## 2.4 Index-based model

The vulnerability to RSLR was assessed by the following steps: (a) Set-up of the thematic layers derived from the selected indices (i.e. land subsidence, water distance and DEM); (b) Classification of the thematic layers; (c) Assignment of a weigh to each index; (d) Aggregation of the thematic layers into a GIS environment; (e) Computation and classification of vulnerability to RSLR.

The thematic layers SUBS (land subsidence), DEM (integrated ground elevation and bathymetric dataset) and WD (water distance) were set up through the interpolation of the associated indices by the kriging technique. Specifically, a 200 m regular grid was chosen as it is a good compromise for mapping both high density data areas (e.g., urban areas) and sectors where SAR reflectors are diffused (e.g., farmlands and wetlands).

The three SLR rates were included in the SUBS layer for obtaining the RSUBS thematic layers corresponding to the different scenarios. SUBS rates were kept the same for the three scenarios, assuming that the groundwater regulation will prevent future increase in induced land sinking and the secondary consolidation rates of Holocene deposits will remain unchanged during such a relatively short time period (e.g., Teatini et al., 2011).

The DEM dataset consists in measurements carried out over various time spans with a common mid-range year around 2008. Because land subsidence is referred to the 2015–2019 period, the DEM dataset was updated by adding the contribution due to ground displacements and SLR for the time interval 2008–2019. The land subsidence trend is assumed to remain unchanged before 2015.

In addition, depending on the investigated scenario, the DEM layer was computed by two different approaches. For the ongoing scenarios, DEM represents the present coastland elevation estimated for the year 2019. For the future scenario, i.e. in 2050, the DEM is estimated as in Eq. (1):

$\begin{array}{}\text{(1)}& \begin{array}{rl}{\text{DEM}}_{\mathrm{2050}}=& \left({\text{DEM}}_{\mathrm{2019}}\right)+\left({\text{SUBS}}_{\mathrm{2019}}\cdot \mathrm{\Delta }t\right)\\ -& \left({\text{SLR}}_{\mathrm{2050}}\cdot \mathrm{\Delta }t\right)\end{array}\end{array}$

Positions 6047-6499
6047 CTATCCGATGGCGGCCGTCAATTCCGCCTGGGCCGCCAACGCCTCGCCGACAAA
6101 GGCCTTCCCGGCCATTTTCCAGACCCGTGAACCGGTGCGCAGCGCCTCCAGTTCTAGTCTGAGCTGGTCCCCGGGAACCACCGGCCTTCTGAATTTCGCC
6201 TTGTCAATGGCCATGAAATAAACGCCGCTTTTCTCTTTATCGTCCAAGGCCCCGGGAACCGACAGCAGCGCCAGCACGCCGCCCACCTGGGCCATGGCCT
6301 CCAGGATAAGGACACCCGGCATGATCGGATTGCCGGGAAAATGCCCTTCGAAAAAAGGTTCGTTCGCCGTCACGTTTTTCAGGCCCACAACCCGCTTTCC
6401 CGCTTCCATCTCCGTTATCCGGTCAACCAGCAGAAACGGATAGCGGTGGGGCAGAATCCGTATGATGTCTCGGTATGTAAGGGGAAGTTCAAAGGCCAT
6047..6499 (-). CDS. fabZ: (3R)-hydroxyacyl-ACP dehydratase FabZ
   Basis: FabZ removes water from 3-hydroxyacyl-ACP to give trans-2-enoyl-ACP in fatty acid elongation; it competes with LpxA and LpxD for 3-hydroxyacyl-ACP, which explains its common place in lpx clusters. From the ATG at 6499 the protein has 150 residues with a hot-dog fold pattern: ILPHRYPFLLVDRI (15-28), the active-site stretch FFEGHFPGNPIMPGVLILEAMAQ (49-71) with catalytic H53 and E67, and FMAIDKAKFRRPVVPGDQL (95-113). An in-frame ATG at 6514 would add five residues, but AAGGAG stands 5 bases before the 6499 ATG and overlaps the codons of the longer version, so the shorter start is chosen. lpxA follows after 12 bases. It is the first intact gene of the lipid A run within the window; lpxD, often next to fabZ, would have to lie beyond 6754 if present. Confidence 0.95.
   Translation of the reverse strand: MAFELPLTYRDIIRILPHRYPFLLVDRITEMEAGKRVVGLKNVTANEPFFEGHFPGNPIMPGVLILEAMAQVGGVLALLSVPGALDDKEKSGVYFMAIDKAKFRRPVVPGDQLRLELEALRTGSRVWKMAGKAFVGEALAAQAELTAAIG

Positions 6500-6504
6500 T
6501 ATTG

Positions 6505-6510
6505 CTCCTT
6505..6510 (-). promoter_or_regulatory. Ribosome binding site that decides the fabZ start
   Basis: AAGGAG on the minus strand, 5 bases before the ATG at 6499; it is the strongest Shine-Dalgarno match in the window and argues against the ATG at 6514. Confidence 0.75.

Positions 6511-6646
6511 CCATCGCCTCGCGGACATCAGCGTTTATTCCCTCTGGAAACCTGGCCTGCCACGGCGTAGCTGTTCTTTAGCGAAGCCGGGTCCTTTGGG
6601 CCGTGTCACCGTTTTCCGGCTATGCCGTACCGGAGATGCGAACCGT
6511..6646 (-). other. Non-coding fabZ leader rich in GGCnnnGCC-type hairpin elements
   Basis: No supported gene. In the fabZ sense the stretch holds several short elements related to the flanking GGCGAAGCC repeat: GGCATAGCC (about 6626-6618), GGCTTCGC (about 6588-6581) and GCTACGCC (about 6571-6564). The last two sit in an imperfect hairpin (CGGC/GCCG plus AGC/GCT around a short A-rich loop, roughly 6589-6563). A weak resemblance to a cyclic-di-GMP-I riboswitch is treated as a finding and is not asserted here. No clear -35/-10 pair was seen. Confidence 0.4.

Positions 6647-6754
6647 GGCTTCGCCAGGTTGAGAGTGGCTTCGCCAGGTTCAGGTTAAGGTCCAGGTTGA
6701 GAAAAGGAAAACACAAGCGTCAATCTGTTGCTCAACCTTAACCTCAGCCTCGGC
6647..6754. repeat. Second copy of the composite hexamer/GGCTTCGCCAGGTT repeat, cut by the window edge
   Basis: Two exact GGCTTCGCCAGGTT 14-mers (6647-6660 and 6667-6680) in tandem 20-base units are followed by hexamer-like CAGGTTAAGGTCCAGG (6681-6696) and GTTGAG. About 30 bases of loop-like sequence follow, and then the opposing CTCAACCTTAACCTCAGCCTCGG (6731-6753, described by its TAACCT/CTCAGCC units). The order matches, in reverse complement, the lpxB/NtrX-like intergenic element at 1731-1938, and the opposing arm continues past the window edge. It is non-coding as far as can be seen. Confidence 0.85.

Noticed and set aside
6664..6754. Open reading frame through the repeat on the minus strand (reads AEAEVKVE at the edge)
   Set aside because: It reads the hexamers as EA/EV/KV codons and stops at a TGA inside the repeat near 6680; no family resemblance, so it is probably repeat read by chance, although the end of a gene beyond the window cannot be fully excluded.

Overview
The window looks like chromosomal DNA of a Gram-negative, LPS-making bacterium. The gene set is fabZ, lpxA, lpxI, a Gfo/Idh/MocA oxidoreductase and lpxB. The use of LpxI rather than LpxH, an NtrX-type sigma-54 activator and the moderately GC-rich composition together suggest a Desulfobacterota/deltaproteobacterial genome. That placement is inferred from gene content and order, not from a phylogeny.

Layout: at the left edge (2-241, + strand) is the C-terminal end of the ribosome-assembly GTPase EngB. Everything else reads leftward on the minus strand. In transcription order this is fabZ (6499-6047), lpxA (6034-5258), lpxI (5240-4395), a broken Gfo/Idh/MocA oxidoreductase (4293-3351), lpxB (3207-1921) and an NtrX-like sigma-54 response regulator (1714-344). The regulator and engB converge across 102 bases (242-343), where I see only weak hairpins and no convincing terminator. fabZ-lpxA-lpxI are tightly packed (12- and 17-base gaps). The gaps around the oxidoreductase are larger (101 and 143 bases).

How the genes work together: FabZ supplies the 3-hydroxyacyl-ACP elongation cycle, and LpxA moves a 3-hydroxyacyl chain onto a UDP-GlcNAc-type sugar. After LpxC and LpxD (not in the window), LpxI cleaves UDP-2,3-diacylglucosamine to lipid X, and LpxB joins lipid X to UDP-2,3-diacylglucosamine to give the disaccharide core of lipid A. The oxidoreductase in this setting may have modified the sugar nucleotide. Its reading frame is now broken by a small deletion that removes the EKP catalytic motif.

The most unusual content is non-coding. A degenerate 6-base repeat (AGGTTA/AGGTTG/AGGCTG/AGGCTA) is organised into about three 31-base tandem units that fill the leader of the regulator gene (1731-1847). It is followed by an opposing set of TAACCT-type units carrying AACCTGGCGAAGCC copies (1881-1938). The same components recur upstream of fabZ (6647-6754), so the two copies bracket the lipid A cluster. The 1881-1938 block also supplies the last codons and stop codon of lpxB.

where Δt is the interval period between 2019 and 2050.

The thematic layers were classified by converting their values to an “importance” scale using a rating from 0 to 4 (e.g., Gornitz, 1991). The classification depends on local conditions, with high ratings corresponding to high impact of RSLR. The upper and lower bounds of the classes for the thematic layers were defined by adapting the limit values to the frequency distribution of the gridded dataset. The WD index is assumed to remain unchanged by 2050, as it is reasonable to believe that mitigation measures (e.g. beach nourishment, embankment reinforcing) will keep the boundaries of the water bodies roughly at present.

Table 1Range of scores and weightings assigned to each classified thematic layer.

Finally, the Index of Coastal Vulnerability (CVI) to RSLR was computed with a weighted linear regression for both the ongoing and future scenarios as in Eq. (2):

$\begin{array}{}\text{(2)}& \begin{array}{rl}{\text{CVI}}_{i}=& {w}_{\text{RSUBS}}\cdot {\text{cRSUBS}}_{i}+{w}_{\text{WD}}\cdot {\text{cWD}}_{i}\\ +& {w}_{\text{DEM}}\cdot {\text{cDEM}}_{i}\end{array}\end{array}$

where cRSUBS, cWD, cDEM are the rating for each cell i of the classified thematic layers and wSUBS,wWD, and wDEM are the assigned subjective weights as shown in Table 1. Note that the weight of RSUBS (wRSUBS)is double those associated to wW and wDEM, as high subsidence rates and projected SLR trends are the major driving forces affecting delta vulnerability.